In the remaining population, younger female subjects are overrepresented [23]. To ensure that there is no significant difference in the age distributions of female and male subjects, we used undersampling based on subject age, diagnosis, and sex. To this end, we divided the population into bins containing subjects of a specific age range (in 5-year increments) and diagnosis (HC or AD). From each bin, we then randomly dropped subjects until the number of female and male subjects in the bin was equal. The resulting population contained 432 subjects (306 HC, 126 AD) with no significant differences in their age distributions (two-sample t-test: \(p>0.75\)). Table 1 gives full information about the size, age distribution, and clinical measures of the resulting dataset. The precise values vary slightly depending on the specific subjects removed during the undersampling step.

Table 1 Population characteristics. This table gives information about the demographics and clinical measures of one of the ten datasets created from the base study population. As different subjects are selected for each split, the values for other splits can vary slightly. All values are given as mean ± SD


We then used a stratified split based on subject age range, sex, and diagnosis to divide the population into a training set (216 HC, 90 AD) and validation and test sets (45 HC, 18 AD each). Splitting on the subject level ensures independence between training and test data, as splitting on the image level may lead to data leakage and unreliable results [2].

For datasets of this size, the results can vary significantly depending on the specific dataset split [23]. We therefore repeated the undersampling and splitting process ten times with different random seeds and trained and evaluated the classifier on all dataset splits. Depending on the number of scans taken of the subjects remaining after the undersampling, the training set size ranged from 758 to 834 images. For the test sets, we used only the baseline scan of each subject, to prevent the presence of multiple scans of the same subject distorting the results.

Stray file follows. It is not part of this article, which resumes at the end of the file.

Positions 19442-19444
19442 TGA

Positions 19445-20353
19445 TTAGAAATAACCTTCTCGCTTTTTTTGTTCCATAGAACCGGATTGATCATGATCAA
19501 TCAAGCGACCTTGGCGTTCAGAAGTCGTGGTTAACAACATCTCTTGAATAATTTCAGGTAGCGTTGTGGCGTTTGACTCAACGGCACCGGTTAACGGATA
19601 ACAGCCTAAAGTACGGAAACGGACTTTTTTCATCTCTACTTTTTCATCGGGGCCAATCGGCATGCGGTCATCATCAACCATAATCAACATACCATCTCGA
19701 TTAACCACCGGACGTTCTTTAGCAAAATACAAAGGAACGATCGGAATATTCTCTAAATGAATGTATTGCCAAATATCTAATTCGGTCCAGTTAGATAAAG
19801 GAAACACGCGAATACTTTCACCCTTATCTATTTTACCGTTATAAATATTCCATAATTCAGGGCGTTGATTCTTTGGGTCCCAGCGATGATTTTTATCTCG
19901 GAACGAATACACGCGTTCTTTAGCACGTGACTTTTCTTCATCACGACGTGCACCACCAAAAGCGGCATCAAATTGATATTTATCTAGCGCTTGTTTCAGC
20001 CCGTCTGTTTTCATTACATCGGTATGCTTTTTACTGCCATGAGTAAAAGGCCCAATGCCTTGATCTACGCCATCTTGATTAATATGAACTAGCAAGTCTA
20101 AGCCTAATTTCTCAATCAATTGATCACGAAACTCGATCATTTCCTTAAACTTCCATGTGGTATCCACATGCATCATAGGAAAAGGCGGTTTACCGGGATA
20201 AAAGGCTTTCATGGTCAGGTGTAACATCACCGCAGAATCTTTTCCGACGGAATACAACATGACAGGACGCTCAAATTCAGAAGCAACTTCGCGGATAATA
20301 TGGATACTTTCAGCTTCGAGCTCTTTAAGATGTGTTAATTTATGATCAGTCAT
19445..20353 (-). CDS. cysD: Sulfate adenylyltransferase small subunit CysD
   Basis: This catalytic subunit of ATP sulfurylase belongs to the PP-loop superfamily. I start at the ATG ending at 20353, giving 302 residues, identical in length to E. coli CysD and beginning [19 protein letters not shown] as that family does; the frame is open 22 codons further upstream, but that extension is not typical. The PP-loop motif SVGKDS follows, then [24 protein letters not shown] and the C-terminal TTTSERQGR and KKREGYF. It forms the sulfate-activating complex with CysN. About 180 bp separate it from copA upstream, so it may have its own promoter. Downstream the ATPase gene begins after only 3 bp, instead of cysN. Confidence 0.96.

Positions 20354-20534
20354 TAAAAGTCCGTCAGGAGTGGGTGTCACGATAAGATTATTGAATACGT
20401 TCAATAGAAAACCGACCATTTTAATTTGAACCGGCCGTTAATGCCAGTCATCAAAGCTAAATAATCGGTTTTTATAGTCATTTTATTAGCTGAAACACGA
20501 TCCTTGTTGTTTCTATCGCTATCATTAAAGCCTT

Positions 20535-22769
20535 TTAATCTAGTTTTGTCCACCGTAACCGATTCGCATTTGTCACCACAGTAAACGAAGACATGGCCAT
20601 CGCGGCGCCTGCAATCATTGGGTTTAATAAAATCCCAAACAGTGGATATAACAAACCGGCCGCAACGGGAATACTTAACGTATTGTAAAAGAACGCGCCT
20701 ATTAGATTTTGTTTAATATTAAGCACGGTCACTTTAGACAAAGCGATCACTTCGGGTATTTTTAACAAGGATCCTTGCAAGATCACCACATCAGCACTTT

Image preprocessing

For our analysis, we downloaded T1-weighted structural MRI scans of all selected subjects. The scans were acquired at multiple imaging sites at a magnetic field strength of 3 T (for scanner and sequence parameters, we refer the reader to the ADNI imaging protocolsFootnote 2). The images had already been preprocessed with gradient non-linearity correction (gradwarping) and intensity inhomogeneity correction and were scaled for gradient drift using the phantom data. We did not further harmonise the data.

We recently showed that, for a CNN trained on a relatively small dataset of MRI brain scans, using a non-linear registration method gives the best results compared to unregistered or linearly registered images [23]. Accordingly, we used the non-linear SyN algorithm [24] as implemented by Advanced Normalization Tools (ANTs)Footnote 3 to register all scans to the 1mm T1 version of the MNI-ICBM152 reference brain. We chose SyN over other non-linear registration algorithms because of its consistently good performance reported by Klein et al. [25]. After registration, we used the FSL Brain Extraction Tool (fsl-bet) [26, 27] to remove the skull and soft tissue from the images.

Network architecture and training